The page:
Dear Sir,
I thank Alistair Welsh for his polite and (as always) perceptive reply to my claim that the government is wrecking the north-east economy.
However, may I make three responses?
Firstly, surely it is irrelevant to mention Labour’s handling of the economy? Personally, I disagree that Labour caused this recession but – even if Labour did wreck the economy – that does not reduce the severity of the actions this government is taking against the north east now.
Everybody accepts that the government’s policies are hitting the north-east hard – and to assert that Labour caused the recession does not make those government policies one jot less harmful, less worrying, or less unfair. If Labour really did damage the north-east, surely we need more remedial intervention, not less.
Secondly, it is indeed true that Labour tried to help the north-east by increasing public sector jobs in the area. In addition, every year, the Labour government gave the regional development agency One North East approaching £250million to stimulate the economy, which One North East used to added yearly more than £1 billion gross value to the local economy.
Now, however, this government has abolished One North East and replaced it with a bidding system called the Regional Growth Fund, from which north-east firms have been awarded funding worth £140million over the next three years. Not only is this a real cut of 80% in regional funding, it is a 10% smaller proportion of the national pot than we used to get under Labour.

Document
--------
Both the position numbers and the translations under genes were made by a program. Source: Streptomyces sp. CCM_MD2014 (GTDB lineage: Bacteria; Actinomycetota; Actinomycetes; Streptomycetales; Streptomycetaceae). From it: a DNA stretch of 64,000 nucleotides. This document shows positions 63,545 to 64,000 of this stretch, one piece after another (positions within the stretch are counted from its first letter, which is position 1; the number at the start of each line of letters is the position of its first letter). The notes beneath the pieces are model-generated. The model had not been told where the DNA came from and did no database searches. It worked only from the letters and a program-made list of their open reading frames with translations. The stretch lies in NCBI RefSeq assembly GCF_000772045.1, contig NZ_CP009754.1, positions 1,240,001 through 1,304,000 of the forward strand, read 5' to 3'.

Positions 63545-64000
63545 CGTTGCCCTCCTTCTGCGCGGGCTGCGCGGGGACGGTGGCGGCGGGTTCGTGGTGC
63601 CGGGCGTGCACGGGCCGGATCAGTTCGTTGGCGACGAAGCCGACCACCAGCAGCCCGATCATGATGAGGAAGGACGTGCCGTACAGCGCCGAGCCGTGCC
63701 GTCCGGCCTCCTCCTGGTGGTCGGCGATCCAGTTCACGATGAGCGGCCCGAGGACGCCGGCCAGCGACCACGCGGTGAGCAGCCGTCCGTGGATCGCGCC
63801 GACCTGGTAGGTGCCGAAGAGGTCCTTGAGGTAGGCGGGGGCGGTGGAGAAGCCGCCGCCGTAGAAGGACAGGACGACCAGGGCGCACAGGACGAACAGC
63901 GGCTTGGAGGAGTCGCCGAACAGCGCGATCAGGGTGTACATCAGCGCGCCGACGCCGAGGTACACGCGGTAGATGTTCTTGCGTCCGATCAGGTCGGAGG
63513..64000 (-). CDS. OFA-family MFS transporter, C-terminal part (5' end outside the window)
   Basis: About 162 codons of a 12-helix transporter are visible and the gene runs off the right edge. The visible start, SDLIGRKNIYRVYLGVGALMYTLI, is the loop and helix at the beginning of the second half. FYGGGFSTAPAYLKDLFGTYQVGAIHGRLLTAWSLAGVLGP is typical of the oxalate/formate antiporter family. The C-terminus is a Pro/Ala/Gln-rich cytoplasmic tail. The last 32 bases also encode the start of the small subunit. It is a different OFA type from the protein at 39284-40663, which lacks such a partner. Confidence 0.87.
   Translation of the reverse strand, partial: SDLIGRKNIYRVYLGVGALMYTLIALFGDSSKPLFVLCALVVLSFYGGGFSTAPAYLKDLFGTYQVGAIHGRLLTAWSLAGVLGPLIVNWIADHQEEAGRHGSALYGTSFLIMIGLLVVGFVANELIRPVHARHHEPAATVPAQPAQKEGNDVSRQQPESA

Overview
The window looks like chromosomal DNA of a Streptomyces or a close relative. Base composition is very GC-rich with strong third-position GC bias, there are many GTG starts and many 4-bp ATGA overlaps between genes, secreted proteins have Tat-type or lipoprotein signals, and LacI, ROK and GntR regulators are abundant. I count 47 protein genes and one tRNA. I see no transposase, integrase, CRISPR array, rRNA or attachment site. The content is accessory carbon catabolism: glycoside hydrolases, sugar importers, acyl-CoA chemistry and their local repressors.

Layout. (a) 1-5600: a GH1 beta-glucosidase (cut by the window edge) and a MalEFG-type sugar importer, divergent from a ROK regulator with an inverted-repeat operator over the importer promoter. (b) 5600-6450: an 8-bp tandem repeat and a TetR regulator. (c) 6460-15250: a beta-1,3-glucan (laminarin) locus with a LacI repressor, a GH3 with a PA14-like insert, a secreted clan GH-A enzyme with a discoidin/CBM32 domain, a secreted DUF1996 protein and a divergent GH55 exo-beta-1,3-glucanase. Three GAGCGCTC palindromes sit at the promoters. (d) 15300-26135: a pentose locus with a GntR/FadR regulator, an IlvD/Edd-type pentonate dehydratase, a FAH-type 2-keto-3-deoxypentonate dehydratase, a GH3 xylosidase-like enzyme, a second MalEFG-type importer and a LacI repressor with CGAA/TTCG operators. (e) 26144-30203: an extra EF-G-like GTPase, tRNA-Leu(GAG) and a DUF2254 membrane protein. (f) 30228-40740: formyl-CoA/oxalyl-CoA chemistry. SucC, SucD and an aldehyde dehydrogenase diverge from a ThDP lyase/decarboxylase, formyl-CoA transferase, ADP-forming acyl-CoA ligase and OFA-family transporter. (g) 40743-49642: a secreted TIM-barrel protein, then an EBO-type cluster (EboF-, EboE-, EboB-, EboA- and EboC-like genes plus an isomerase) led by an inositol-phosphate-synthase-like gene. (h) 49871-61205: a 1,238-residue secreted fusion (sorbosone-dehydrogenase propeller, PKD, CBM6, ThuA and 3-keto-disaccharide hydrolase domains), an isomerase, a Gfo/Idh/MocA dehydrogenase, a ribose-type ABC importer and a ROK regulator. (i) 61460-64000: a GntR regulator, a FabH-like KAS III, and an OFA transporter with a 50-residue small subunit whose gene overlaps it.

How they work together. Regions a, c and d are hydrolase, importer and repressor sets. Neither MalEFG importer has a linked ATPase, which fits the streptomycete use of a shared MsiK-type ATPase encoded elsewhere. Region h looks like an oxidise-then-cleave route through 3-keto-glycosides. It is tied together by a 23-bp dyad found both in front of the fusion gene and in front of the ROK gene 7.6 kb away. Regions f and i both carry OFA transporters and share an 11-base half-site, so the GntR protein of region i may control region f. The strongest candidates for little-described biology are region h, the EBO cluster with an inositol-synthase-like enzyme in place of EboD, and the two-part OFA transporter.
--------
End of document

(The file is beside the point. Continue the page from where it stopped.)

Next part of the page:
This is an alarming policy whether you are Labour or Tory – it has nothing to do with party politics, but everything to do with discrimination against our region. And surely we all thank our MP Phil Wilson for raising the issue in the House of Commons.
Thirdly, may I assure Peter Hardy that I am not ‘getting bored of the local scene’! However, I have realised that – if the local Council really is going to enhance townspeople’s lives – we need to have regard to a broader perspective than potholes, politicised venom … even the town centre. Vital though these issues may be, they are secondary to, and consequent upon, the wider issues of economic growth, housing and health.
The power of a Town Councillor actually to affect these broader concerns is arguable, but at least we can monitor what is going on, and be aware of the wider parameters within which we operate, as we try to develop our Neighbourhood Plan for housing and jobs.
Counc John D. Clare